If I had mentally identified this bloke as a salesperson, he’d never have got across the threshold. But the fact that I wasn’t concentrating meant that I mistook him for a meter reader, which meant that I identified him as an Authority Figure. Admittedly not a very senior authority figure, but instantly I had engaged my ‘compliance’ setting, rather than my ‘trust no-one’ setting. And it turns out these settings are wildly different. Whilst I do endeavour to treat every human on the planet with a basic level of respect, even if they are scuzzy salespeople, when I’m in paranoid mode I will be politely curt, and treat everything that is said with incredulity. But if I’m in Doing What I’m Told mode then all that goes out the window. Suddenly I am helpful, subservient, and ready to assist in any way I can. Because I don’t want to be told off. Or thought rude.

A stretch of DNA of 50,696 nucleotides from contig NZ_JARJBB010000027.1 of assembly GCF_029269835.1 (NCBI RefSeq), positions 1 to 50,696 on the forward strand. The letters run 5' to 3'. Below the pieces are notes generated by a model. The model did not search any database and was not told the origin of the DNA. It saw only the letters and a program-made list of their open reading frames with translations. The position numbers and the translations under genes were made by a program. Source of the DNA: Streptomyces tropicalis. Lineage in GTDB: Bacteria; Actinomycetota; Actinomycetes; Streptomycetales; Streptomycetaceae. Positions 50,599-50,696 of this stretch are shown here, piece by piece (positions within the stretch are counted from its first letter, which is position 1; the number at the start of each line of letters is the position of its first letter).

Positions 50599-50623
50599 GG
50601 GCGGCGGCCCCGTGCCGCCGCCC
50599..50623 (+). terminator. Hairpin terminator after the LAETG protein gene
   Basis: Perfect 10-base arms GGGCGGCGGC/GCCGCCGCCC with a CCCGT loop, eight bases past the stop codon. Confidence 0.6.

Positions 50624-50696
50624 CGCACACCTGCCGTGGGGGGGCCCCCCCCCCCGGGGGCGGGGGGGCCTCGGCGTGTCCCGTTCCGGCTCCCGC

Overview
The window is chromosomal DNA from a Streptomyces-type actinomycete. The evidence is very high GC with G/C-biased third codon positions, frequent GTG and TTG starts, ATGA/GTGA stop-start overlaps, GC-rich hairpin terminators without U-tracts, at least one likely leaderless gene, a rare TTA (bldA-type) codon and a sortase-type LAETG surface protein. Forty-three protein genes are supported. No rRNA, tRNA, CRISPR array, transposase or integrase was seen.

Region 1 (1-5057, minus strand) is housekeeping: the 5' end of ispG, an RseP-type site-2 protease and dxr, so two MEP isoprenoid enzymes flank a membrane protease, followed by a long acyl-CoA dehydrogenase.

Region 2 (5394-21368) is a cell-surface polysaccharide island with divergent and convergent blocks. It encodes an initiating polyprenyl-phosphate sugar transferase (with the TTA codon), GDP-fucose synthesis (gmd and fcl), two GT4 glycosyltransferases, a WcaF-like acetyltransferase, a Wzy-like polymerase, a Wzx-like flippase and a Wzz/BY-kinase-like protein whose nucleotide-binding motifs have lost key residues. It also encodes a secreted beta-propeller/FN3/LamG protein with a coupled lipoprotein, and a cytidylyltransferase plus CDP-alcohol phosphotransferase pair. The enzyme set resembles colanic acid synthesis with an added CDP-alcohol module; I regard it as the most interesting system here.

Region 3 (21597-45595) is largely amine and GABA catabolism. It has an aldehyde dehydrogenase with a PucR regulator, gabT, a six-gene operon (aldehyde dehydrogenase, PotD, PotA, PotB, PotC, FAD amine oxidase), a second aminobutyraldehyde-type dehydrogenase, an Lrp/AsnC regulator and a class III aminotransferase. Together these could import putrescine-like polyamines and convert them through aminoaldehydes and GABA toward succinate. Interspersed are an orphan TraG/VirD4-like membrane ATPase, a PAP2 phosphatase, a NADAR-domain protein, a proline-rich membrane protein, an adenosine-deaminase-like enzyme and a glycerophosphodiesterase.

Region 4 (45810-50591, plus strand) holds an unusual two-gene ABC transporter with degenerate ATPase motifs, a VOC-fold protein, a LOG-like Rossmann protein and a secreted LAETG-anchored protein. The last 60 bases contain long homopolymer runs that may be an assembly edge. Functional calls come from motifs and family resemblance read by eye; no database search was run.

So, the ID thing. I knew that checking ID is basic self preservation, and that I really shouldn’t be putting the prospect of mildly inconveniencing a stranger above my own safety. (And for the record I am a lot more diligent about this than I used to be.) But I do feel a twinge of something like guilt thinking I might be insulting someone by demanding they prove who they are. Like I’m insinuating that I expect them to be a liar, thief, cheat or worse.